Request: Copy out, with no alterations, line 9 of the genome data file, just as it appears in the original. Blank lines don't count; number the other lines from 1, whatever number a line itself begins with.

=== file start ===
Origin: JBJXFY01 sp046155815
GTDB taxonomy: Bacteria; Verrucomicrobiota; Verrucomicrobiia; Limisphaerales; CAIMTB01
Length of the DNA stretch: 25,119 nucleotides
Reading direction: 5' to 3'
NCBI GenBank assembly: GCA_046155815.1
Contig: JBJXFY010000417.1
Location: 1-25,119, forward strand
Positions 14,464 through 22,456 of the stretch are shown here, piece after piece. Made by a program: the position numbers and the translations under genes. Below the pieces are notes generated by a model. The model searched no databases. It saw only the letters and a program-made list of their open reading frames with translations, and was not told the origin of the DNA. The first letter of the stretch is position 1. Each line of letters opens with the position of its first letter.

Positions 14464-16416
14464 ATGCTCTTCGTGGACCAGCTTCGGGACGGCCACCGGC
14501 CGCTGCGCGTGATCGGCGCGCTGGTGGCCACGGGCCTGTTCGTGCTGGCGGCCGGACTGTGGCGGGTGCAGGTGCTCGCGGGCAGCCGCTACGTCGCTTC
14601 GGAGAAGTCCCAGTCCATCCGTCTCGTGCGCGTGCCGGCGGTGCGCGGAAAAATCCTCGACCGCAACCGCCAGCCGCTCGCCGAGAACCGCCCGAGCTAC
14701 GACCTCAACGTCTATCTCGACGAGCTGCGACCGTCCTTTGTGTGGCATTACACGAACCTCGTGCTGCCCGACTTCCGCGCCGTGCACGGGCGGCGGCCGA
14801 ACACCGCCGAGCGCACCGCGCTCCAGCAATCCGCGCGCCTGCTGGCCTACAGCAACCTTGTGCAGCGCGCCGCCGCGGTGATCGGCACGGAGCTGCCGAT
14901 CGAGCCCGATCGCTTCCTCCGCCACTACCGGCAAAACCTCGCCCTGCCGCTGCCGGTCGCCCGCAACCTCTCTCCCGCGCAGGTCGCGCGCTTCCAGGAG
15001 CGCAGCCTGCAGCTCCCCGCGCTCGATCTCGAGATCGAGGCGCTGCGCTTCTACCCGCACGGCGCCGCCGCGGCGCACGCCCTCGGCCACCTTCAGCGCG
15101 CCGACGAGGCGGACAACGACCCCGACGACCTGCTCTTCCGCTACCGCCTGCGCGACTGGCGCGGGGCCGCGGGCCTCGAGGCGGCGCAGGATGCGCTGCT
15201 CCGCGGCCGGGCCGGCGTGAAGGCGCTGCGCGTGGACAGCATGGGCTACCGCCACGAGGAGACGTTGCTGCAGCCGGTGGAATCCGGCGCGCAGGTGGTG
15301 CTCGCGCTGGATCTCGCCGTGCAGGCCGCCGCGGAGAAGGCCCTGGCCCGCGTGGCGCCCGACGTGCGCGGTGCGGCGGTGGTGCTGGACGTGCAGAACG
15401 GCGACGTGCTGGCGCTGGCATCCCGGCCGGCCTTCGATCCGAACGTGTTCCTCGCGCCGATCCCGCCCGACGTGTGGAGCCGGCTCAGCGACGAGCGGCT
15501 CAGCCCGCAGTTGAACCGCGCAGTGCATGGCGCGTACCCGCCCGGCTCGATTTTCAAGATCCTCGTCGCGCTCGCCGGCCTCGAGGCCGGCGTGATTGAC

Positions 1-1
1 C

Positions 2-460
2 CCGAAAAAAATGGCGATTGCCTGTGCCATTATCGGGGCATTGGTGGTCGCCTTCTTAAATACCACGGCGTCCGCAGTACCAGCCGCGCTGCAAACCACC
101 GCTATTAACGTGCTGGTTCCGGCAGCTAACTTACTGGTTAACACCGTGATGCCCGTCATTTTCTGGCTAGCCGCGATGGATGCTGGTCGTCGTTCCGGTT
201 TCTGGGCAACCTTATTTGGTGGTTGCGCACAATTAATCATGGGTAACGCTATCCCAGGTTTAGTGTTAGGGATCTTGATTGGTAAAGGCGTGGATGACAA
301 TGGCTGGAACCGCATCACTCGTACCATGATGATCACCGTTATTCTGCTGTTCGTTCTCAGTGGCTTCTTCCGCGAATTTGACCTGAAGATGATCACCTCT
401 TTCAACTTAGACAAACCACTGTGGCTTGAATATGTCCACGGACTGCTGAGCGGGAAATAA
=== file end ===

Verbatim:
Positions 14464-16416